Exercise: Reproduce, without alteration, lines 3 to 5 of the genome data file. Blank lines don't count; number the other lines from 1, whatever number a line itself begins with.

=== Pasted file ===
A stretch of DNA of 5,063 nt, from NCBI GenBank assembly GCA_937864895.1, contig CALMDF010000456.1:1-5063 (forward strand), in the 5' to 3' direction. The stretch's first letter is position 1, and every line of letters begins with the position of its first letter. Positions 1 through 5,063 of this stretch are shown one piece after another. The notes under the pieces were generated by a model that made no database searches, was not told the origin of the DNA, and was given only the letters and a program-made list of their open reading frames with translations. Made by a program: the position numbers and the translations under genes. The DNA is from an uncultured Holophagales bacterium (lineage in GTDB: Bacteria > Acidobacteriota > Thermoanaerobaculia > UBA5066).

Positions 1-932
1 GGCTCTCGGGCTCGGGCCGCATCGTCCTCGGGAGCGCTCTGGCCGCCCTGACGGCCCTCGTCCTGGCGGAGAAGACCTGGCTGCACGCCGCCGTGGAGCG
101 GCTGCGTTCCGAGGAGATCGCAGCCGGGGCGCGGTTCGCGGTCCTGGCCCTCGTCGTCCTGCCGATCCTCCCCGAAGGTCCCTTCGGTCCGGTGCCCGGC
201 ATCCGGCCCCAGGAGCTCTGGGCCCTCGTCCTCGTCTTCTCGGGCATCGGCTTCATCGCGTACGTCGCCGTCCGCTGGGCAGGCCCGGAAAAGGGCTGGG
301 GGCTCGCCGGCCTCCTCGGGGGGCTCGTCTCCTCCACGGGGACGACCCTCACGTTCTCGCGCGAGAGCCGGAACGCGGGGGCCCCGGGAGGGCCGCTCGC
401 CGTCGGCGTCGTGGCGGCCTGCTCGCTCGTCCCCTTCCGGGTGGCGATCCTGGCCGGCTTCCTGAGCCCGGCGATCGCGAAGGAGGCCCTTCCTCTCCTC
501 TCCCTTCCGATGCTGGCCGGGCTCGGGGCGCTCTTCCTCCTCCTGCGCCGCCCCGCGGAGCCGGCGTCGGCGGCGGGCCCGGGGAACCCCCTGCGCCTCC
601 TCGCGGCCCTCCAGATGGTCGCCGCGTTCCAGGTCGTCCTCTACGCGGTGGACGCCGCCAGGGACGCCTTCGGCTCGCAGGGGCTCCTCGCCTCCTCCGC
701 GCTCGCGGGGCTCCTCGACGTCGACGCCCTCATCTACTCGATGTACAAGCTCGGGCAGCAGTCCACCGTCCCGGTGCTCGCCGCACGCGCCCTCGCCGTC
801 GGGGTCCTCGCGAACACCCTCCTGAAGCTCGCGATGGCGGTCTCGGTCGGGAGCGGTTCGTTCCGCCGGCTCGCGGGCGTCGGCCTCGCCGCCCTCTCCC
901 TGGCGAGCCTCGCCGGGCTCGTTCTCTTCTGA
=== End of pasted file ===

1 GGCTCTCGGGCTCGGGCCGCATCGTCCTCGGGAGCGCTCTGGCCGCCCTGACGGCCCTCGTCCTGGCGGAGAAGACCTGGCTGCACGCCGCCGTGGAGCG
101 GCTGCGTTCCGAGGAGATCGCAGCCGGGGCGCGGTTCGCGGTCCTGGCCCTCGTCGTCCTGCCGATCCTCCCCGAAGGTCCCTTCGGTCCGGTGCCCGGC
201 ATCCGGCCCCAGGAGCTCTGGGCCCTCGTCCTCGTCTTCTCGGGCATCGGCTTCATCGCGTACGTCGCCGTCCGCTGGGCAGGCCCGGAAAAGGGCTGGG